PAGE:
In Judaism this is referred to as the "Tikkun Olam" or the repair of the world.

Jesus and the Church flow out of this reality, which will end up with heaven coming to earth, the original place God intended to dwell. This was the goal from the very beginning. That God would dwell with man and the whole of creation would be a holy temple.

So the flaw in Darby’s theology and the one this absurd end of the world talk is wrapped up in, is rooted in a non-biblical belief that all of reality is about somewhere else and not about this place, this earth, and this humanity. The idea that we will all go off to a distant spiritual reality is an idea we get from Plato not from the bible.

We have a guarantee from the creator that he will put it all back together, or as N.T Wright states “put the world to rights.” He doesn’t need to exile his church to do this, in fact that would be counter to the way God has always done things.

God uses “agents” to accomplish His purposes, to remove His followers and Kingdom agents would fly in the face of how he created things to work in this world. The way He created things to work was that His followers are His hands and feet in the world and the mechanisms by how his will gets done. His will is to reconcile and renew all things, this earth, this humanity not to destroy it. Therefore we have a job to do, participate in new creation, rush the future renewed world into the present anyway we can. Love Wins!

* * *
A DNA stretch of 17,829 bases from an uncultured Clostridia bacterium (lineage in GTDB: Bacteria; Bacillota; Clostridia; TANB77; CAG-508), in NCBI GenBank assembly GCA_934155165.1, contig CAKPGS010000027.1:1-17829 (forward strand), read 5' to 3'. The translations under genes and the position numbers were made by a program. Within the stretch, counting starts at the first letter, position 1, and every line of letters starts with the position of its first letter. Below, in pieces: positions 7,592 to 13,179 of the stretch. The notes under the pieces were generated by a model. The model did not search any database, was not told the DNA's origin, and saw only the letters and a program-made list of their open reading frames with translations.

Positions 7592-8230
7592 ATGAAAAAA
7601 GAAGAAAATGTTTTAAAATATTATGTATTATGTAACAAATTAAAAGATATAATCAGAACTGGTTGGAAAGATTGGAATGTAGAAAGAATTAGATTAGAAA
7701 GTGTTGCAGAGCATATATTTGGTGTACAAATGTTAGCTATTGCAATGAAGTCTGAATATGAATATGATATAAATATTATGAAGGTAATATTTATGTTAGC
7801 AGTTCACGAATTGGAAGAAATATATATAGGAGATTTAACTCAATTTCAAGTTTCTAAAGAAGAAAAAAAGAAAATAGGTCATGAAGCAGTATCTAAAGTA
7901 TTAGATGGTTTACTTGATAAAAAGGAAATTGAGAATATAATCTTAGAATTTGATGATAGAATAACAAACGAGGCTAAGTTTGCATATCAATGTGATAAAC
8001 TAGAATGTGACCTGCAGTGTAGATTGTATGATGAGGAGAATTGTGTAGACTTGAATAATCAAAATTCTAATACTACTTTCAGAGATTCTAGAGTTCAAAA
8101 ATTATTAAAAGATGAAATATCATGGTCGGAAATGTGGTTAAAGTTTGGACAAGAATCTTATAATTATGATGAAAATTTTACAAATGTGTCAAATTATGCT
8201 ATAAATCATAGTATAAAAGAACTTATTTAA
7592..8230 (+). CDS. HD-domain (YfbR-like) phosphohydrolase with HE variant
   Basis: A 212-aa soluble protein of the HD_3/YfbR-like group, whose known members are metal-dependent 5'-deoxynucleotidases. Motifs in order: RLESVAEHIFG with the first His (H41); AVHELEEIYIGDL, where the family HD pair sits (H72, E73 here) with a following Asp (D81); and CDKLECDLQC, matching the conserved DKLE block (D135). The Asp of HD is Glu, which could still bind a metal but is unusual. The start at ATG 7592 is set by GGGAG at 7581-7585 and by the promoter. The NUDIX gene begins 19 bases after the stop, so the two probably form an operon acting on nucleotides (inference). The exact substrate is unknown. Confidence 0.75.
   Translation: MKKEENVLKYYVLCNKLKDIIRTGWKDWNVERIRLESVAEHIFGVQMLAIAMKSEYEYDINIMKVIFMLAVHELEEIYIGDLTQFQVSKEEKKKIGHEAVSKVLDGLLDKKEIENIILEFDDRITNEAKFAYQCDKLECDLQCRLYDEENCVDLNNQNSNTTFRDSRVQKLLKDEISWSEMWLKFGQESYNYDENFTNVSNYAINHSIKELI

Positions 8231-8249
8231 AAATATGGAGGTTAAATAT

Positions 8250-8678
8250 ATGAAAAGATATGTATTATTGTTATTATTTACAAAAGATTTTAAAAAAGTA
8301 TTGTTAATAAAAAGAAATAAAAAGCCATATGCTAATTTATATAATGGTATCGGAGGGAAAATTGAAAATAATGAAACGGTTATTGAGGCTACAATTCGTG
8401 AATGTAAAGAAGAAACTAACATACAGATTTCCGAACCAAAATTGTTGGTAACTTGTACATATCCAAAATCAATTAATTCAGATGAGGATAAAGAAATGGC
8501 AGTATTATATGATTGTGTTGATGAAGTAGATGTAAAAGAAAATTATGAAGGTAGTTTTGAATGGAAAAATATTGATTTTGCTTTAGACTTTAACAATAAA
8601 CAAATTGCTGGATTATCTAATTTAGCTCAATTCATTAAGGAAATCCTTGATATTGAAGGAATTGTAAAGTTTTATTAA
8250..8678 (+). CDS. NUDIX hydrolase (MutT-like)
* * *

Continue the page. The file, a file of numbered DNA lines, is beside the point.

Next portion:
The only thing that gives me concern, that I hope I am wrong about, is that in my thinking it would seem logical that the world is probably going to have to mess itself up quite a bit more. In essence things may have to become much worse before they get better.

To quote Martin Luther “If I knew Jesus was coming back tomorrow I’d go plant a tree.”

So let’s embrace the greater reality to participate in new creation, this Tikkun Olam, right now in this present reality. Let's let God worry about the future and more importantly let's make those people's lives around us better instead of worse.

Monday, May 2, 2011

Food for thought - Greg Boyd on why Determinism must be false

I've said before that Greg Boyd has produced some really good arguments on the Open View of God.  Greg's got a great post on his blog from about a month ago (OK, so I'm a little behind) briefly outlining three really good reasons why determinism (a la Calvinism) is logically untenable.  Go check it out!

Greg is actually responding to a previous New York Times article entitled Do You Have Free Will?  Yes, It's the Only Choice.  This amusingly-titled report looks at some recent psychological experiments that suggest that people seem to believe in a moral responsibility for one's actions that only works if one had, at least at some level, a choice whether to do them or not.  They have shown that people who are convinced they have free will, tend to behave better (that is, more socially-acceptably) than people who are convinced they have no choice.  It's an interesting study.

Of course, my favorite summary of the whole argument is:  "You have chosen to believe in predestination, and I am predestined to believe in free will."  Drives my Calvinist friends nuts!